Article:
#102. What is real and what is not: a Zen perspective Part 1.28MAR16 

I have been requested to talk about what is real and what is not. After some hesitations here are few thoughts.

When asked to define reality and non-reality the Buddha replied in many ways often contradicting himself. Maybe his contradictions had a purpose since he did not like metaphysical or philosophical stuff, preferring being down to earth. For example he would rather answer the following: What are the causes of suffering and how to prevent them? Regarding what is reality and not, he replied the following:

“If you think, nothing is real because our thoughts are immaterial”

Another day he would teach this: “Everything is real when I am using my 5 senses.”

Or in modern English he also said: “I don’t know the difference, what is the point of your question?”

So, this is a difficult topic to talk about and I am not sure about its practical value in making your life easier, better and more serene. However this is a good challenge for discussion.


#101. Forgiveness: A Zen perspective.21MAR16  

When asked why he forgave the Chinese for taking Tibet and its temples and why he did not express any anger and resentment against them the Dalai Lame replied: “They took everything but I don’t want them to take my mind. By forgiving I am keeping my mind clear and serene”.

One of the common objections to forgiveness is the belief that the “culprit“ must first apologize. Naturally, it is much easier to forgive people who are totally repentant but apology should not be a requirement. Such a conditional attitude towards forgiveness completely misses the point. We must learn to forgive people as they are. Furthermore, maybe they have been acting out of ignorance or careless behavior and it is up to us to find out before accusing. Finally the act of forgiveness should not be aimed at someone but also at ourselves. When guilt is unbearable, learning to forgive self will ease the burden.


#100. The meaning of impermanence: a Zen perspective.14MAR16.

The key teaching of Zen Buddhism is the teaching of impermanence also called transiency or ongoing change.

Look at yourself and around you and you will see that everything changes continuously and forever. Around 300 millions cells died every minute in your body. Not 100% of them are replaced, this is aging. No living beings, no trees, no rocks, no clouds, no mountains, no oceans, absolutely nothing stays as it is. Evolution is an unstoppable change; with no beginning and no end just an endless circle. This is the fundamental and basic truth of life and the Universe itself is changing every second expanding then contacting.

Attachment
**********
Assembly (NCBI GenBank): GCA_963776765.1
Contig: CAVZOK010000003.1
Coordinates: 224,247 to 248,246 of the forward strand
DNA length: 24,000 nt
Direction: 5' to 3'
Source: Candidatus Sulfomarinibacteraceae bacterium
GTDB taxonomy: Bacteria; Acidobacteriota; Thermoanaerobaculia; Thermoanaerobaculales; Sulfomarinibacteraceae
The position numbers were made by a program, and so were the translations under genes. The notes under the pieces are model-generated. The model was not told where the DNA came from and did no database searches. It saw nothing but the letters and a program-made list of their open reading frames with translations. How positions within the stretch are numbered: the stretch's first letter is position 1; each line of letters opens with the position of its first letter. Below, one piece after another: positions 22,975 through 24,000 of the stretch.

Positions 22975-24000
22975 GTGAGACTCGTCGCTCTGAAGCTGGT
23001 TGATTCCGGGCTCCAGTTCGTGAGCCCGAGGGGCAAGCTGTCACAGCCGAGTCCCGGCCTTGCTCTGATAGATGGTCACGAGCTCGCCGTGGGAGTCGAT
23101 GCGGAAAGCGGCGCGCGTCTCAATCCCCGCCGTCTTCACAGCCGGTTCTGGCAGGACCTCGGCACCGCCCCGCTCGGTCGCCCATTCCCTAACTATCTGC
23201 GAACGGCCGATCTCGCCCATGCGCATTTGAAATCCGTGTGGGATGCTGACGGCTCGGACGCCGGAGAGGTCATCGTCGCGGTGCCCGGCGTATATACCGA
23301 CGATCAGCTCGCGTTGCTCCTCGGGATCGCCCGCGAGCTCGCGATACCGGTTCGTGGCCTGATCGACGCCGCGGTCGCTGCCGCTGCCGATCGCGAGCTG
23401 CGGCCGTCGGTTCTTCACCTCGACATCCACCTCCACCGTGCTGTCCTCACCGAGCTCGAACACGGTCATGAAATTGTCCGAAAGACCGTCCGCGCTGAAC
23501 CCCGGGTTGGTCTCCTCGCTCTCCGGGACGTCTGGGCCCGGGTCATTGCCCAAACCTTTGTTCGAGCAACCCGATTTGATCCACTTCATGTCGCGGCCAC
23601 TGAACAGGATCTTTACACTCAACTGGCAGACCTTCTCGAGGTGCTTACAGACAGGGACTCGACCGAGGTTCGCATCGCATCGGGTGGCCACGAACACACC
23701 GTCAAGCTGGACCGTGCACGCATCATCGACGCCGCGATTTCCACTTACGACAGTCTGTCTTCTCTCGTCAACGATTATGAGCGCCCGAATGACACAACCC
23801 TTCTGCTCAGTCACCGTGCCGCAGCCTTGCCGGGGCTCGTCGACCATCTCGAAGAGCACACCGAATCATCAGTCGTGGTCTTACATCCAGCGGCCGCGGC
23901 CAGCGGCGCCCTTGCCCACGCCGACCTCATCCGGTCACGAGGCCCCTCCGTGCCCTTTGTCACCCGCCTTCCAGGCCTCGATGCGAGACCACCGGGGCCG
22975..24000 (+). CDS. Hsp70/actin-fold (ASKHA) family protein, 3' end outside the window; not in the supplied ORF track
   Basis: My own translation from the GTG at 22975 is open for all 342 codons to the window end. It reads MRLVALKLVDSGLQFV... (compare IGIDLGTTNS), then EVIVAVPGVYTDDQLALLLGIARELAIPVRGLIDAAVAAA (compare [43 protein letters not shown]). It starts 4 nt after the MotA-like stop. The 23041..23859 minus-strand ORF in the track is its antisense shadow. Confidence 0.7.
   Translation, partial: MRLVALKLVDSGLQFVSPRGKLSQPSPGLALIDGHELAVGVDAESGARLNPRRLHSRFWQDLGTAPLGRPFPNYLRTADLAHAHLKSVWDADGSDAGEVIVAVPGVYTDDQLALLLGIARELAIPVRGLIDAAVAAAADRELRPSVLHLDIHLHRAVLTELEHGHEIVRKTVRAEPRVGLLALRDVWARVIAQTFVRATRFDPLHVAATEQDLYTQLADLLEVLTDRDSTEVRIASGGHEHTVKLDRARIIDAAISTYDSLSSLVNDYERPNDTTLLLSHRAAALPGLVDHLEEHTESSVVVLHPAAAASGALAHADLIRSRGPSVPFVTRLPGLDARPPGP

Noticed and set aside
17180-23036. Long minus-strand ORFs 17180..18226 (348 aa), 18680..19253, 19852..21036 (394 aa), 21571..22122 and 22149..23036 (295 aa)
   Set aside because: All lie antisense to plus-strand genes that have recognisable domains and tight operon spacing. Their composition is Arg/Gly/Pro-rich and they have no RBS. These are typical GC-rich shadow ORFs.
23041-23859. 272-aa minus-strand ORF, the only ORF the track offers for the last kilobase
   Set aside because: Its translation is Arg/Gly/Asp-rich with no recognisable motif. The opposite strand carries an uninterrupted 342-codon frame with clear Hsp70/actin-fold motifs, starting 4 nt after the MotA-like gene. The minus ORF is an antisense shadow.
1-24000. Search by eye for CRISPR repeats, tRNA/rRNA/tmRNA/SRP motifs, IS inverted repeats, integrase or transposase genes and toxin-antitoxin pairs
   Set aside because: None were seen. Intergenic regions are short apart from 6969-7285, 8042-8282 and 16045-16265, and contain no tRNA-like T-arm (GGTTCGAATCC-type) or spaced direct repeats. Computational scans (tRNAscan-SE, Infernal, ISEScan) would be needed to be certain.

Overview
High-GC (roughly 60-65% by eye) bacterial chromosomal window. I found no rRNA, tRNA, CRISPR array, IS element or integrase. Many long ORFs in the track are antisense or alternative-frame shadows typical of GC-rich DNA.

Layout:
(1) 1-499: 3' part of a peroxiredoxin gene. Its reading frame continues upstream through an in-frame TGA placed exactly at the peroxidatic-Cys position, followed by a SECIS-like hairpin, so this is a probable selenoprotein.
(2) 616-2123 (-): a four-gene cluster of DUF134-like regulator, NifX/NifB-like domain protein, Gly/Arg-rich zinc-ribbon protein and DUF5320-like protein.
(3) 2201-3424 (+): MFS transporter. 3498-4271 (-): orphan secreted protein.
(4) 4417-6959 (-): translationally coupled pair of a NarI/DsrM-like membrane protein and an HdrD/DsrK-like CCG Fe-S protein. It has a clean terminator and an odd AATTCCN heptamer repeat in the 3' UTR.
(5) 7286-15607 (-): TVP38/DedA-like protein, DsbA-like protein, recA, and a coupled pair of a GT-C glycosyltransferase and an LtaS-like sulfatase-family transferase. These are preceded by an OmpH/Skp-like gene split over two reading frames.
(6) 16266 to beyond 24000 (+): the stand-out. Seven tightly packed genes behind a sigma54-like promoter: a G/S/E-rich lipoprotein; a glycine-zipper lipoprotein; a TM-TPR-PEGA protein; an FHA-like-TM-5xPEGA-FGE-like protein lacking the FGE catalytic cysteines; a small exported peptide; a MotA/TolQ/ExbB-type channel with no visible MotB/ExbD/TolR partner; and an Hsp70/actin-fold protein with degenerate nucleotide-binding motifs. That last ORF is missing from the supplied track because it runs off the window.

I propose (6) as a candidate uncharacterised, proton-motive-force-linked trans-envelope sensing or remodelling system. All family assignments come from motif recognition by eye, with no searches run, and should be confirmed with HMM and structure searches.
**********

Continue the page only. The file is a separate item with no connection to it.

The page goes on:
Asked what was the most important message of his 50 years teaching, the Buddha, without hesitation, said:

“Everything is transient, work diligently to appreciate and experience your impermanence.”

Those were his last words few minutes before dying.


#99. Self, No self and the Web of Life.7MAR16

How do we define the “self”?

The way we define and delimit Self that is you, others and me living beings is very arbitrary and restrictive.

This “individual self” is a living biological organism made of around 30 Trillions of cells made of 7 x 10 power 27 molecules. This self is capable of moving, doing things, creating, having thoughts and emotions during its life span after which such biological organism will die. We will call it “biological self” for the purpose of the following discussion.

Self does exist but, is our perception of “this biological self “ right? That is, are we, each of us, somewhat a permanent, unique, independent and separate self-entity? Most of us would agree with this perception.

What is the meaning of “No-Self”?